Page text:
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Thread: Generic IDAPro/ASM questions...

  1. #1
    midnitrcr
    Guest

    Generic IDAPro/ASM questions...

    In IDA I have seen the parameter listing inside functions contain any of the following...

    arg_0
    arg_C
    var_1
    var_2
    var_3

    I'm assuming there is some sort of logic to the naming convention, but I haven't figured it out.

    Also, what register do *return* values for functions get placed in? For instance a program that looks like the following...

    push [ebp+var_1]
    push [ebp+var_2]
    call function_12345

    ...where the function would take those two parameters, manipulate them and return execution to the calling segment.
    I promise that I have read the FAQ and tried to use the Search to answer my question.

  2. #2
    Master Of Nebulah Frost Polaris's Avatar
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    Quote Originally Posted by midnitrcr
    In IDA I have seen the parameter listing inside functions contain any of the following...

    arg_0
    arg_C
    var_1
    var_2
    var_3

    I'm assuming there is some sort of logic to the naming convention, but I haven't figured it out.
    It is quite simple, indeed... The "arg_" prefix is used for passed arguments (positive offsets), while the "var_" prefix is used for locals vars (negative offsets). Then the offset address is used to complete the name.

    Quote Originally Posted by midnitrcr
    Also, what register do *return* values for functions get placed in? For instance a program that looks like the following...

    push [ebp+var_1]
    push [ebp+var_2]
    call function_12345

    ...where the function would take those two parameters, manipulate them and return execution to the calling segment.
    This heavily depends on compiler specifications; usually using the accumulator register (EAX).

    HTH,

    Polaris
    Stand In The Fog With So Cold A Heart... Watching The Death Of The Sun...

  3. #3
    Musician member evaluator's Avatar
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    arg_C probably = argument at [ebp+0Ch]..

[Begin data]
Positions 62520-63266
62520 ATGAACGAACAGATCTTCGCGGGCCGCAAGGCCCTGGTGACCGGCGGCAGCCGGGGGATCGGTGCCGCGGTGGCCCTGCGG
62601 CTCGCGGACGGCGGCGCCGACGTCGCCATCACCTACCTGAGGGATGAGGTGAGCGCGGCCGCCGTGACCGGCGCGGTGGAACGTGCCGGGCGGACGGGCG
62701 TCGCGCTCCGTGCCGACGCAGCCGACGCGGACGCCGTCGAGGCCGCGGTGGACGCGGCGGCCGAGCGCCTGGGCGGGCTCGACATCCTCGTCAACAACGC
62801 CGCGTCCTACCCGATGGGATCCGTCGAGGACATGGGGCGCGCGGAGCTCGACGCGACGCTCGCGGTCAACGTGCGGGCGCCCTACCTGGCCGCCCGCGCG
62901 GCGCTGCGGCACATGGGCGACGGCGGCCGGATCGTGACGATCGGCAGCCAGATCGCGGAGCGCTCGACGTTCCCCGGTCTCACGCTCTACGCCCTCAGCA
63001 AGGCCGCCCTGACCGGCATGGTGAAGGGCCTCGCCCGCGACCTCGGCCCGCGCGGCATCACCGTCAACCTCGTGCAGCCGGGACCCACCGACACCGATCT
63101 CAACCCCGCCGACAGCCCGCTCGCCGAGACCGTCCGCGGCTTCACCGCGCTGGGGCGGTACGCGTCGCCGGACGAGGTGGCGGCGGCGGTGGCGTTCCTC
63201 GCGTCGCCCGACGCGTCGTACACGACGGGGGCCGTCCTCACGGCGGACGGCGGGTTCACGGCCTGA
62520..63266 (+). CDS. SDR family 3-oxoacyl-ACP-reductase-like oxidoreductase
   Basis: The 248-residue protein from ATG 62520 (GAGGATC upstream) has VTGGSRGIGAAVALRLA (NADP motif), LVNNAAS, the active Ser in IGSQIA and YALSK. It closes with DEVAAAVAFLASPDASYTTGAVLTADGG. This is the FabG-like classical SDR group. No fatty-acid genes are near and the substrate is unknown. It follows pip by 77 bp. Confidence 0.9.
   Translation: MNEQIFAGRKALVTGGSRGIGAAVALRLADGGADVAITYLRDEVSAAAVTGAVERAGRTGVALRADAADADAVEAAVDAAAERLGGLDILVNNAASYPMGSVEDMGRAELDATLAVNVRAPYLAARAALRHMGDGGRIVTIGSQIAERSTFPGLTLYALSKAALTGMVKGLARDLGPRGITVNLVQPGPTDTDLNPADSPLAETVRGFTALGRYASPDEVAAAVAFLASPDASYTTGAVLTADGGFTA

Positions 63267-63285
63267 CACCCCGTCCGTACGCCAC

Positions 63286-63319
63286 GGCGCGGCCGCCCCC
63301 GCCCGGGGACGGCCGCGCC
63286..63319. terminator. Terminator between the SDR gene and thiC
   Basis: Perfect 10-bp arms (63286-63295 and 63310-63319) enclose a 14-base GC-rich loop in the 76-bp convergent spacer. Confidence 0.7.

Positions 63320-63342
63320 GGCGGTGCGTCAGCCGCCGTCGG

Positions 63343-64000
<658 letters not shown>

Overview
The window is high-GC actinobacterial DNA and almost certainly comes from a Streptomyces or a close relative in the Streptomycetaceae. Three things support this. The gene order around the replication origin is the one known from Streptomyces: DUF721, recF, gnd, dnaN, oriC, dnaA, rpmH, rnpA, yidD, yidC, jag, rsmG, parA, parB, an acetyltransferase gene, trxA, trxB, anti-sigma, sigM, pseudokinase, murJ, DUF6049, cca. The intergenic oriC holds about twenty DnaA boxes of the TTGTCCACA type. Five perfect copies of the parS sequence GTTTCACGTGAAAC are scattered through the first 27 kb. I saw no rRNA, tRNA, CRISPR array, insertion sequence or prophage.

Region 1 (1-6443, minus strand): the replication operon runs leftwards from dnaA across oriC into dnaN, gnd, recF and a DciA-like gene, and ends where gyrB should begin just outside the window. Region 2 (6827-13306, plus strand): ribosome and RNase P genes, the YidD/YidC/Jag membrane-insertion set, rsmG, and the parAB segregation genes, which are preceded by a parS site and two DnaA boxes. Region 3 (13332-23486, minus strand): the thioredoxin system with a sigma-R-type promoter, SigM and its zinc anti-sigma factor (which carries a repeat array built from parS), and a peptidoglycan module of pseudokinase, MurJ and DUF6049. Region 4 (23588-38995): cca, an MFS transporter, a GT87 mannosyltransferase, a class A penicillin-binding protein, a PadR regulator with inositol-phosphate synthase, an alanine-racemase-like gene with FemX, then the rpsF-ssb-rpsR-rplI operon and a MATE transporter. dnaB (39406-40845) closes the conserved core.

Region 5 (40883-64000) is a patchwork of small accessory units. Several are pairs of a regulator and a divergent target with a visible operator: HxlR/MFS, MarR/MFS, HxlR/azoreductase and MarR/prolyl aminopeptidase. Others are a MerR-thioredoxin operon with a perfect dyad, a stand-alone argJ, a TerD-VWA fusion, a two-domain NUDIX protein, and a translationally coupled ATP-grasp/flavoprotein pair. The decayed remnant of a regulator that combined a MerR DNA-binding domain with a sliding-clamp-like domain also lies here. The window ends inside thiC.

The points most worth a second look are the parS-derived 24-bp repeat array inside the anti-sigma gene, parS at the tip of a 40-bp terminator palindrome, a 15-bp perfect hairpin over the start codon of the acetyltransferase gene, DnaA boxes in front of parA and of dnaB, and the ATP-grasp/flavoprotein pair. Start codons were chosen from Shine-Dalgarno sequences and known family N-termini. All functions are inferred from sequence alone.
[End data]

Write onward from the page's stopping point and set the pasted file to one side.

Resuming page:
retern can be anywhere where code will want.. go there & look

  4. #4
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    There are various calling conventions that define how return values are handled, but as has been pointed out, a function can return a value any way it wants to. It can even not return at all, or return to somewhere other than where it came from, as I'm sure you'll discover if/when you play around with packers/crypters. But, probably 99% of the time, something will be returned in EAX, even if it's just a status code that indicates success or a failure code. The only way to know for sure is to look at the function and see what registers are referenced and modified by the code. It could also return values by modifying data in memory. Look for any memory addresses that are pushed as arguments to the function. Variables and structures in memory that are passed by address could have their contents modified. A function could also modify the contents of a global variable without having the address passed to it.

    On a related note, you can rename the variables and arguments in IDA, although I don't know if you can change the default naming convention. So if you've figured out that var_4 is the serial number, you can call it that. If you look at the top of a subroutine, IDA provides a variable legend for you. Something like:
    Code:
    .text:00401320 LocalFileTime   = _FILETIME ptr -0C4h
    .text:00401320 Time            = SYSTEMTIME ptr -0BCh
    .text:00401320 lParam          = dword ptr -0A8h
    .text:00401320 var_A4          = dword ptr -0A4h
    .text:00401320 var_A0          = dword ptr -0A0h
    ...
    .text:00401320 hWnd            = dword ptr  4
    .text:00401320 FileTime        = FILETIME ptr  8
    .text:00401320 arg_C           = dword ptr  10h
    .text:00401320 arg_10          = dword ptr  14h
    ...
    As you can see, the arg_X names seem to be off by 4, for some reason, and it automatically assigns descriptive names (and types) when an argument or variable is only used as an argument to some API call that IDA recognizes.
    The debugging of a thousand lines of code begins with a single-step.

    "It has always therefore been one of my main endeavors as a teacher to persuade the young that first-hand knowledge is not only more worth acquiring than second-hand knowledge, but is usually much easier and more delightful to acquire." -- C.S. Lewis

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  5. #5
    About calling conventions:

    http://www.codeproject.com/cpp/calling_conventions_demystified.asp

    Tom

  6. #6
    midnitrcr
    Guest
    Thanks for the input guys... Nice to find a place that people actually understand what the hell it is I'm talking about and can give some solid answers.
    I promise that I have read the FAQ and tried to use the Search to answer my question.

  7. #7
    ColdWinterWind
    Guest
    It's always good to not have to dumb-yourself-down, or spend so much time Explaining-to-Lucy that you forget your original thought!

    Now if I could just find a decompiler so I'll know what my teenaged kids are talking about!
    I promise that I have read the FAQ and tried to use the Search to answer my question.

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